Skip to main content

Ralsina.Me — Roberto Alsina's website

Garbage Collection Has Side Effects

Just a quick fol­lowup to The prob­lem is is, is it not? This is not mine, I got it from red­dit

This should re­al­ly not sur­prise you:

>>> a = [1,2]
>>> b = [3,4]
>>> a is b
False
>>> a == b
False
>>> id(a) == id(b)
False

Af­ter al­l, a and b are com­plete­ly dif­fer­ent things. How­ev­er:

>>> [1,2] is [3,4]
False
>>> [1,2] == [3,4]
False
>>> id([1,2]) == id([3,4])
True

Turns out that us­ing lit­er­al­s, one of those things is not like the oth­er­s.

First, the ex­pla­na­tion so you un­der­stand why this hap­pen­s. When you don't have any more ref­er­ences to a piece of data, it will get garbage col­lect­ed, the mem­o­ry will be freed, so it can be reused for oth­er things.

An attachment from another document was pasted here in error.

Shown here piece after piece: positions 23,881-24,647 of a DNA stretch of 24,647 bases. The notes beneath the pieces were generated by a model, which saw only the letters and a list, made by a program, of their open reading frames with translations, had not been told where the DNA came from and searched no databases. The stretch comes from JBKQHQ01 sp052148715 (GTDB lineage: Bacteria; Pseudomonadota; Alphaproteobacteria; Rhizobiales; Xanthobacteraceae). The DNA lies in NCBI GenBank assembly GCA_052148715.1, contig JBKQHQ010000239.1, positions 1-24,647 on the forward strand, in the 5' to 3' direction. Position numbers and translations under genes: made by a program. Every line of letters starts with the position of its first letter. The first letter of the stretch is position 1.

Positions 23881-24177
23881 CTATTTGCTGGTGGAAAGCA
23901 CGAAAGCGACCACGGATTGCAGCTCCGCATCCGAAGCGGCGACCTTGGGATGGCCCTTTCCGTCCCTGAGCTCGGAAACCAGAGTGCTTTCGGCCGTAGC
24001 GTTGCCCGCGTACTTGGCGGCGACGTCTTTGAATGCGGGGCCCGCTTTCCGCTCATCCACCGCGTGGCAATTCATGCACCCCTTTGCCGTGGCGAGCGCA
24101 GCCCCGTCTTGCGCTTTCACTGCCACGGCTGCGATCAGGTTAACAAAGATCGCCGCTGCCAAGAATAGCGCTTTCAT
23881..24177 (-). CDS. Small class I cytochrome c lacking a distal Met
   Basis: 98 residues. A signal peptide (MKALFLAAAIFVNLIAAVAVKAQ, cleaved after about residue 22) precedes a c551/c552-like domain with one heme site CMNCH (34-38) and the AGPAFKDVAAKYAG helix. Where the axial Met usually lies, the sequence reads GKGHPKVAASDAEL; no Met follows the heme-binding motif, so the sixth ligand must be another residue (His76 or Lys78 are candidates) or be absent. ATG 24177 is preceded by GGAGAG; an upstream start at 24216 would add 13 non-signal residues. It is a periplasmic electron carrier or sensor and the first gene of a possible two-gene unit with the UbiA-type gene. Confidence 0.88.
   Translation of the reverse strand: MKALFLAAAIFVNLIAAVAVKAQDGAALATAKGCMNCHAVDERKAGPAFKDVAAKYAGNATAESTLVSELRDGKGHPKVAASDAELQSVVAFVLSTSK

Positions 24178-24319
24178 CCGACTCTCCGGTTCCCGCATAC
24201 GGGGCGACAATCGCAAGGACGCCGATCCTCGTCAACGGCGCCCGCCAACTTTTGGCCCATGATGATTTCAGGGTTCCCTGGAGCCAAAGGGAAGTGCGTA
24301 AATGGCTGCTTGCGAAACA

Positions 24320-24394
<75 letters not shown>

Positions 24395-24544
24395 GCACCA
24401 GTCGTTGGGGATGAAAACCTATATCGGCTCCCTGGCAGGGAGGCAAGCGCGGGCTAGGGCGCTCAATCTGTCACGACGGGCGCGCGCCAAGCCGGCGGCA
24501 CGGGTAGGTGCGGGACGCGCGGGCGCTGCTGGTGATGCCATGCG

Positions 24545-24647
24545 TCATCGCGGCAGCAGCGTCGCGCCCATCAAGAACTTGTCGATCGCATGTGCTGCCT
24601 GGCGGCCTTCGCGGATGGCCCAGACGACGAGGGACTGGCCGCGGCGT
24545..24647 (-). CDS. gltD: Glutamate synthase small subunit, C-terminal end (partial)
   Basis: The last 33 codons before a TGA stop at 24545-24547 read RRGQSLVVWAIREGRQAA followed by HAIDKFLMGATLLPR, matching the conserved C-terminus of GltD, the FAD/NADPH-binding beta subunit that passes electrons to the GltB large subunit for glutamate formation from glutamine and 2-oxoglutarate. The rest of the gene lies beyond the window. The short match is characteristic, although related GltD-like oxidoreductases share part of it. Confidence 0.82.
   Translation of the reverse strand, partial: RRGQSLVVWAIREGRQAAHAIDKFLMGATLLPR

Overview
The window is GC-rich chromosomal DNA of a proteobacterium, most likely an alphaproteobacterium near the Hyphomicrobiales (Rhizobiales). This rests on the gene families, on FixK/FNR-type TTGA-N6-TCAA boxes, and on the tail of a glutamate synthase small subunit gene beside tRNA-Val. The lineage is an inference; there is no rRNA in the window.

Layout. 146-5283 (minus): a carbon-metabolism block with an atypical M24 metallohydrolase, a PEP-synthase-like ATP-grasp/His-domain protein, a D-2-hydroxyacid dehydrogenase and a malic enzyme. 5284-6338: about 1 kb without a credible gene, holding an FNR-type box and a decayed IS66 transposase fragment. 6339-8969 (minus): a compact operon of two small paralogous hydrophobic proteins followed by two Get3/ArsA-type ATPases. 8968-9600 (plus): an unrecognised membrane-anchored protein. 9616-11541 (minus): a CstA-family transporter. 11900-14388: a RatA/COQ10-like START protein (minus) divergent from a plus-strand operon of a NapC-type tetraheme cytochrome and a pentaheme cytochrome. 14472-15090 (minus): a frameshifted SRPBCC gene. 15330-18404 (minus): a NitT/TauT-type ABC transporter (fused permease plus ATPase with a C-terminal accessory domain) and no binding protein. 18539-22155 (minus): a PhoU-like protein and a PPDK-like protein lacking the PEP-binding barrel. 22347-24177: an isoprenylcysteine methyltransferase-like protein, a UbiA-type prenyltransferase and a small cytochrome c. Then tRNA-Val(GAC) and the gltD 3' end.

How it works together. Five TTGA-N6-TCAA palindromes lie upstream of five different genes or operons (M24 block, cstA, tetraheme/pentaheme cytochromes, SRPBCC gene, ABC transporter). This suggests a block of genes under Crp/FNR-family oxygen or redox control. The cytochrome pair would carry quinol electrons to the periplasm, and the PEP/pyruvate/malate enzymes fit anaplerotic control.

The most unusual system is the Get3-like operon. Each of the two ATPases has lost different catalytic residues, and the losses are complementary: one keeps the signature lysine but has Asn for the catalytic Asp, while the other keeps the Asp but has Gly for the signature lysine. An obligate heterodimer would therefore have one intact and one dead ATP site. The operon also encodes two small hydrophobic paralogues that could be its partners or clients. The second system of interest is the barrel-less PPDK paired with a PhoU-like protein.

In the first case, I am keeping references to both lists in the variables a and b. That means the lists have to exist at all times, since I can always say print a and python has to know what's in it.

In the second case, I am using literals, which means there is no reference to the lists after they are used. When python evaluates id([1,2]) == id([3,4]) it first evaluates the left side of the ==. After that is done, there is no need to keep [1,2] available, so it's deleted. Then, when evaluating the right side, it creates [3,4].

By pure chance, it will use the exact same place for it as it was using for [1,2]. So id will return the same value. This is just to remind you of a couple of things:

  1. a is b is usu­al­ly (but not al­ways) the same as id(a) == id(b)

  2. garbage col­lec­­tion can cause side ef­­fects you may not be ex­pec­t­ing

Comments

Comments powered by Disqus